1-Acetylindoline (16.1 g, 0.1 mol) and chloroacetylchloride (14.0 g, 9.6 mL, 0.12 mol) were added to carbon disulfide (200 mL) and heated to 40 C. Aluminium trichloride (42 g, 0.315 mol) was added portionwise to the mechanically stirred solution. After the addition was complete, the mixture was refluxed for 2 hours. The carbon disulfide was decanted and the remaining traces of carbon disulfide were evaporated using a stream of nitrogen while stirring the mixture (1 hour). Ice was added (exothermic!) to the dark green slurry with stirring under nitrogen. The ice mixture was stirred until a white homogenous mixture was obtained. The solid (32 g) was collected, washed with water, dried in air and reacted as such with dibenzylamine (60 g, 0.31 mol) at reflux temperature in dry acetonitrile (650 mL) overnight. The resulting mixture was cooled (10 C.) and dichloromethane (650 mL) was added. The precipitate was filtered, and the filtrate was concentrated to dryness. The residue was triturated with diethyl ether to afford a yellow solid (34.24 g) of 1-(1-acetyl-2,3-dihydro-1H-indol-5-yl)-2-[bis(phenylmethyl)amino]-ethanone: mp 130 C. (crystallized from ethyl acetate) and NMR (CDCl3) δ 2.2(s, 3H), 3.1(t, 2H), 3.7(s, 6H), 4.05(t, 2H), 7.4(m, 13H).

To a solution of the latter compound (35.00 g, 70 mmol), in absolute ethanol (700 mL) at 0 C., sodium borohydride (3.53 g, 93 mmol) was added. The reaction mixture was stirred at 0 C. for 1 hour, at room temperature for 15 hr and at 50 C. for 1 hour. Buffer (pH=4.0) was added until pH=7.5 was obtained and the solution was stirred for an additional 0.5 hour. The product was extracted with diethyl ether (3100 mL), and the extract was washed with water (3100 mL), dried (MgSO4) and concentrated to afford the product as a white solid. Recrystallization from diethyl ether gave 1-acetyl-5-[2-(dibenzylamino)-1-hydroxyethyl]indoline (30.04 g): mp 116 C.; Anal. Calcd for C26 H28 N2 O2 : C, 77.97% H, 7.05% N, 7.00% and Found: C, 77.38% H, 6.98% N, 6.89%.

A solution of the latter compound (10.0 g, 25 mmol) in acetic anhydride (50 mL) and pyridine (10 mL) was stirred at room temperature for 4 hours. The solvents were evaporated under vacuum. The residue was dissolved in dichloromethane, and the solution was washed with a sodium bicarbonate solution, water, dried (MgSO4) and evaporated to give an oil (11.68 g). A sample (18.85 g) was crystallized out of diethyl ether to give an off-white solid (7.0 g) of 1-acetyl-5-[2-(dibenzylamino)-1-acetyloxyethyl]-indoline: mp 91-92 C. and NMR (CDCl3) δ 2.01(s, 3H), 2.18(s, 3H), 2.77(m, 2H), 3.60(t, 2H), 3.59(s, 4H), 4.00(t, 2H), 5.85(t, 1H), 6.85-7.3(m, 12H), 8.05(d, 1H).

A solution of the latter compound (4.42 g, 10 mmol) in glacial acetic acid (20.6 mL) was treated dropwise with red fuming nitric acid (2.95 mL) at 5 C., and the reaction mixture was then stirred at room temperature for 2.5 hours. After completion of the reaction, water (150 mL) was added and the product was extracted with dichloromethane. The combined organic phase was basified with a sodium carbonate solution, washed with water, dried over magnesium sulfate and evaporated to give a yellow foam (5.04 g) which was crystallized from an ethanol-diethyl ether mixture to give 1-acetyl-5-[2-(dibenzylamino)-acetyloxyethyl]-7-nitroindoline: mp 109-111 C. and NMR(CDCL3)δ 2.00(s, 3H), 2.22(s, 3H), 2.76(m, 2H), 3.06(t, 2H), 3.59(s, 4H), 4.17(t, 2H), 5.76(t, 2H), 7.2(M, 12H).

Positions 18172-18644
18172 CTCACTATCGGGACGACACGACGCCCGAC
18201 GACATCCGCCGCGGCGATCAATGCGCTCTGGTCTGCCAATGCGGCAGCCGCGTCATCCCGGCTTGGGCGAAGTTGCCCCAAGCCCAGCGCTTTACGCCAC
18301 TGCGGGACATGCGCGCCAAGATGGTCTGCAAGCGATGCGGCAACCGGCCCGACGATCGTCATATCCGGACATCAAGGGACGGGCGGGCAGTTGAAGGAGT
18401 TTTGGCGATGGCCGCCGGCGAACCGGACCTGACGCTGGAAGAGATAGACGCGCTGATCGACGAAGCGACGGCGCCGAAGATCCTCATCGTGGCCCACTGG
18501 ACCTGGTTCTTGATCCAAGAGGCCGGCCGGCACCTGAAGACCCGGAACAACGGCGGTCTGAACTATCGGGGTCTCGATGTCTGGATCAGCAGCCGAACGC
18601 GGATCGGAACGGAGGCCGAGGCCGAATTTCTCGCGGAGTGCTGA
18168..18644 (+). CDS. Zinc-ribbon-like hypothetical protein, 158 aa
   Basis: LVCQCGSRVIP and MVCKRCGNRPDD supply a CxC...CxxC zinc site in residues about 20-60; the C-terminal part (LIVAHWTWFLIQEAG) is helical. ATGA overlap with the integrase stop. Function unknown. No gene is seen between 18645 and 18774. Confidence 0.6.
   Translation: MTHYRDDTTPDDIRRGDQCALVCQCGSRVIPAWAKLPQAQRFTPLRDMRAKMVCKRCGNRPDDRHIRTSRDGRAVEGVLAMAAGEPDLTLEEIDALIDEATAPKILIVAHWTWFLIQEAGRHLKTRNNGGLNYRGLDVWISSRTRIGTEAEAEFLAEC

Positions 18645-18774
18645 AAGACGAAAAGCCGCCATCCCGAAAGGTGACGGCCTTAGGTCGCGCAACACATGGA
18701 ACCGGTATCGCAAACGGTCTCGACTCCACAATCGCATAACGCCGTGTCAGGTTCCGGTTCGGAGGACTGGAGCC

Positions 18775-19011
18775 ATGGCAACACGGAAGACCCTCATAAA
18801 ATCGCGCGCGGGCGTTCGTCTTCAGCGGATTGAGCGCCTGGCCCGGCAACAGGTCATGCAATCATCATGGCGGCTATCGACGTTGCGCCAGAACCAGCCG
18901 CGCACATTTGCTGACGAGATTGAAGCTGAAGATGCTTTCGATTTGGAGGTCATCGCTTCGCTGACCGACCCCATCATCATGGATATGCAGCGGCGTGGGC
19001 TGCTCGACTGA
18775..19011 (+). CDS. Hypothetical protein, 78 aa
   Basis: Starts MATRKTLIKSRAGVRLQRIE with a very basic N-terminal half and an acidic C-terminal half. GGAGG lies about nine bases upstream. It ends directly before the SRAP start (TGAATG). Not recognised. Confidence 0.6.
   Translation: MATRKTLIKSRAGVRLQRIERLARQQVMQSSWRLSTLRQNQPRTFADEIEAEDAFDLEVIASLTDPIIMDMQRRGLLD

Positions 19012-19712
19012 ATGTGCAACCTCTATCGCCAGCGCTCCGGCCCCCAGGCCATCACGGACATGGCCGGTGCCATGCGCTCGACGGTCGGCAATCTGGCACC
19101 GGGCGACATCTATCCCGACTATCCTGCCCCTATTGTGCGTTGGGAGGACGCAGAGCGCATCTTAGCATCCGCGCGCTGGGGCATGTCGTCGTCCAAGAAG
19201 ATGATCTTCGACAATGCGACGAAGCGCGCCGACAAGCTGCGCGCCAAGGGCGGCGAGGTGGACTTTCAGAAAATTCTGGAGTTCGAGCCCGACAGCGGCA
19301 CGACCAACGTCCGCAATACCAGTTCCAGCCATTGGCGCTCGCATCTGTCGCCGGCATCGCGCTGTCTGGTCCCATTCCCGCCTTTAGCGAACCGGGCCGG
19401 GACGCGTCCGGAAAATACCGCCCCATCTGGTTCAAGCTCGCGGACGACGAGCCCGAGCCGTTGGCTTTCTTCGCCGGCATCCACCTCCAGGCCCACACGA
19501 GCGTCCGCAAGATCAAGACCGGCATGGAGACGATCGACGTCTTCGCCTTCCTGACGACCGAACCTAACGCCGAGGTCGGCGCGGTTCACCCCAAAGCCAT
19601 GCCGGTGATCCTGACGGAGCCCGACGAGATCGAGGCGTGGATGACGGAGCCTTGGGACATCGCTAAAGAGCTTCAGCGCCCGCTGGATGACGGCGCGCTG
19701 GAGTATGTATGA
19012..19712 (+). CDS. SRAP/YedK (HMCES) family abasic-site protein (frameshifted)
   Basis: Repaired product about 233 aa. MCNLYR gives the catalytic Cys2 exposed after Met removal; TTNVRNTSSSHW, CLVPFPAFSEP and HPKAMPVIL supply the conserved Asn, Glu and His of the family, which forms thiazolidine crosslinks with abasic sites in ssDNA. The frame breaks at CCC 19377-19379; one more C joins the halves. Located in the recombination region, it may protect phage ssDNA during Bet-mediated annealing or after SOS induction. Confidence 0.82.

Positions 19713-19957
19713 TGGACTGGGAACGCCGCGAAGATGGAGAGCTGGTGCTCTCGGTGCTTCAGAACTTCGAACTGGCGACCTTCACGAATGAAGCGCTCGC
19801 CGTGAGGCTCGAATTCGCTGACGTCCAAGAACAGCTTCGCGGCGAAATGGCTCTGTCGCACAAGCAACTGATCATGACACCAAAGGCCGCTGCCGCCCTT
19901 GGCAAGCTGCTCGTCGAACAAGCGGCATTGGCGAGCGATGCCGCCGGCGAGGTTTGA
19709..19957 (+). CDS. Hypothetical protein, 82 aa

The latter compound (10.21 g, 20.9 mmol) was refluxed for 4 hours under a nitrogen atmosphere in dry benzene (167 mL) containing triirondodecacarbonyl (13.70 g, 27 mmol) and methanol (4.6 mL). The solution was cooled to room temperature, filtered, washed with water, dried and evaporated to afford an oil (9.24 g). Purification through a column of silica gel using petroleum ether-ethyl acetate (35-65) as the eluant afforded 1-acetyl-5-[2-(dibenzylamino)-acetyloxyethyl]indolin-7-amine (7.81 g): NMR(CDCl3)δ 2.01(s, 3H), 2.25(s, 3H), 2.75(m, 2H), 2.93(t, 2H), 3.61(s, 4H), 3.99(t, 2H), 4.72(br s, 2H), 5.81(m, 1H), 6.30(d, 1H), 6.38(d, 1H), 7.22(s, 10H).

To a solution of the latter compound (4.57 g, 0.01 mol), concentrated hydrochloric acid (18 mL) and water (18 mL) at 5 C., was added dropwise a solution of sodium nitrite (2.58 g) in water (6 mL) over a 10 min period. The mixture was then treated dropwise with 24% fluoboric acid (36 mL), and a precipitate formed after stirring at -5 C. The yellow diazonium salt (8.77 g) was collected by filtration, washed with cold HBF4 (20 mL), methanol (40 mL) and diethyl ether (20 mL), and used immediately for the next step. A sample crystallized from boiling methanol upon cooling to give 1-acetyl-5-[2-(dibenzylamino)-1-acetyloxyethyl]-indoline-7-diazonium fluoborate: mp 145-153 C. and NMR(DMSO-d6)δ 2.05(s, 3H), 2.35(s, 3H), 3.25(m, 4H), 4.35(m, 4H), 5.1(br, 2H), 5.8(t, 1H), 7.4(br, 10H), 7.75(s, 2H), 8.0(s).

A solution of the latter compound (8.77 g, prepared from 0.01 mol of amine) in dimethyl sulfoxide (66 mL) was added dropwise over a 45 min period at 14 C. to a previously prepared viscous solution of potassium cyanide (18 g) and copper (I) cyanide (21.5 g) in dimethyl sulfoxide (130 mL). The ice bath was replaced by a water bath at 22 C., and the mixture was stirred for an additional 45 min. Cold water (1000 mL) was added to the red solution and the product was extracted with dichloromethane. The combined organic phase was washed with water, dried over MgSO4 and evaporated to give a crude product (4.32 g). Purification through a column of silica gel using petroleium ether: ethyl acetate (50:50) as the eluant afforded the pure product (3.26 g). A sample was crystallized from ethanol-petroleum ether to give 1-acetyl-5-[2-(dibenzylamino)-1-acetyloxyethyl]-7-cyanoindoline: mp 108-109 C. and NMR(CDCl3)δ 2.02(s, 3H), 2.29(s, 3H), 2.76(m, 2H), 3.01(t, 2H), 3.61(s, 4H), 4.1(t, 2H), 5.73(t, 1H), 7.2(m, 12H).